In light of the security situation, the United Nations notified last week that all its non-vital staff will be removed from Syria. All delegations scheduled to arrive in Syria was cancelled and all of the organization's activities have been suspended.
According to UN protocol, this is one step prior to complete evacuation.In a coordinated effort made a few months ago, most European Union members expelled Syria's ambassadors from their countries. Most of the EU ambassadors were evacuated or returned from Syria, but until last week, Romania kept its ambassador in Damascus and is still hosting the Syrian ambassador in Bucharest.
The rebels uniteAbout a month ago, the various opposition groups in Syria managed to create a unified political body intended to represent them as a substitute government to that of Assad.
The Persian Gulf states were the first to recognize this body coined the, "Syrian National Council," led by Ahmed al-Khatib. France was the first western country to recognize the council as the representative of the Syrian nation.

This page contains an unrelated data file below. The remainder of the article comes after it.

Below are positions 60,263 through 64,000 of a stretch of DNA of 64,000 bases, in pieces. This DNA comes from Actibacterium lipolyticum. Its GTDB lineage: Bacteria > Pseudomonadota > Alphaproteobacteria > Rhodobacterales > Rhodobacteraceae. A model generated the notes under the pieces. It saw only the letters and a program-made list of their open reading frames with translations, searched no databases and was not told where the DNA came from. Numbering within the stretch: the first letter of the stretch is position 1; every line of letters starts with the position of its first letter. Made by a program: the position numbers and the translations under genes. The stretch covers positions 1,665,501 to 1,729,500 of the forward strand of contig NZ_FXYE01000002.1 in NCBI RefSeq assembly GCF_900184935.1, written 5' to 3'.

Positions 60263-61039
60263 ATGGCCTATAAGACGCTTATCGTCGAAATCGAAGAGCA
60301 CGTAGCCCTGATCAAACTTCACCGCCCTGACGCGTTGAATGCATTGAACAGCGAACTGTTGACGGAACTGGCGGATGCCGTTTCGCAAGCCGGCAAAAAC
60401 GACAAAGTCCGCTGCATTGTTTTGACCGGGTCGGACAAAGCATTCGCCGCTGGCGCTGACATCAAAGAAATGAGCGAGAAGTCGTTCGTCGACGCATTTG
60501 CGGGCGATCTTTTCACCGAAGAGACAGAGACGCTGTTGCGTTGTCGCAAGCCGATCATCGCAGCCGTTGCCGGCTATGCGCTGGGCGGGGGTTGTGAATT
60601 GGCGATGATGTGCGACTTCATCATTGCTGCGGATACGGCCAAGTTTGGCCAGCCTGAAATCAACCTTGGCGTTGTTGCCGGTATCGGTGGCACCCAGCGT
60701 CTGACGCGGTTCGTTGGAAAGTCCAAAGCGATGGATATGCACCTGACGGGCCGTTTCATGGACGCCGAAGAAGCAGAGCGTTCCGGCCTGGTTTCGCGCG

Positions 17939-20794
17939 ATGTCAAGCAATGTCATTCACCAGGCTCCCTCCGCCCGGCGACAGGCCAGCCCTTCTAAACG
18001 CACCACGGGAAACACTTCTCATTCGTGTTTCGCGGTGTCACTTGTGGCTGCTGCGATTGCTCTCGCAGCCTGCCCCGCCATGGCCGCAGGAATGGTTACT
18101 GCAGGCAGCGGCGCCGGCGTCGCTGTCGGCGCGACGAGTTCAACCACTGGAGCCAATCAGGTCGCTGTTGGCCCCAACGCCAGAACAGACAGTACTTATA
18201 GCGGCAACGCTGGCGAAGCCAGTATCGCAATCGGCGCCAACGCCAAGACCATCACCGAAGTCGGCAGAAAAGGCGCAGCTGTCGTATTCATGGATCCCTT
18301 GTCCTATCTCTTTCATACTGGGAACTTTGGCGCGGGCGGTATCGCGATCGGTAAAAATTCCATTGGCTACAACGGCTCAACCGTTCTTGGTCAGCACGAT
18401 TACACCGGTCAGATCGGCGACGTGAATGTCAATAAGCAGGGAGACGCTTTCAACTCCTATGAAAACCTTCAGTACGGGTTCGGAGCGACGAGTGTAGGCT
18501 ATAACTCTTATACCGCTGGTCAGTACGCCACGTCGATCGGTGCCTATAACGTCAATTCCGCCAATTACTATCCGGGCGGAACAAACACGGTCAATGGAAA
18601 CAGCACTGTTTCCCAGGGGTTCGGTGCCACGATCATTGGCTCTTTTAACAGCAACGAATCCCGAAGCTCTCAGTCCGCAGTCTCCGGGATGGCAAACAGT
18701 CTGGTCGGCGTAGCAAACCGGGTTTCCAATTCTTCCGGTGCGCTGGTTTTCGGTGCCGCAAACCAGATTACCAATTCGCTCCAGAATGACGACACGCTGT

French president and Syrian opposition leader in Paris (Photo: AP)
The armed rebels have been operating under the auspices of the "Free Syrian Army" though they are not an actual army but rather a conglomeration of groups with various goals, ruling in different regions without much coordination.
Over the weekend, 500 representatives of these groups, met in Turkey and chose a supreme military council. This council consists of 30 members and one chief-of-staff, Salim Idris, a former officer in Assad's army whose ranks are comparable to brigadier-general.
The two groups considered most extreme, were uninvited to the meeting. The move, viewed as an attempt to formulate a unified, military, hierarchical structure, is likely to enhance the rebels' external support – and the flow of weapons into their hands.
About a week ago, the New York Times published an article entitled, "US weighs bolder effort to intervene in Syria’s conflict". The report, given by official Washington officials, emphasized that although decisions have not yet been made, the US, "administration is considering several alternatives, including directly providing arms to some opposition fighters".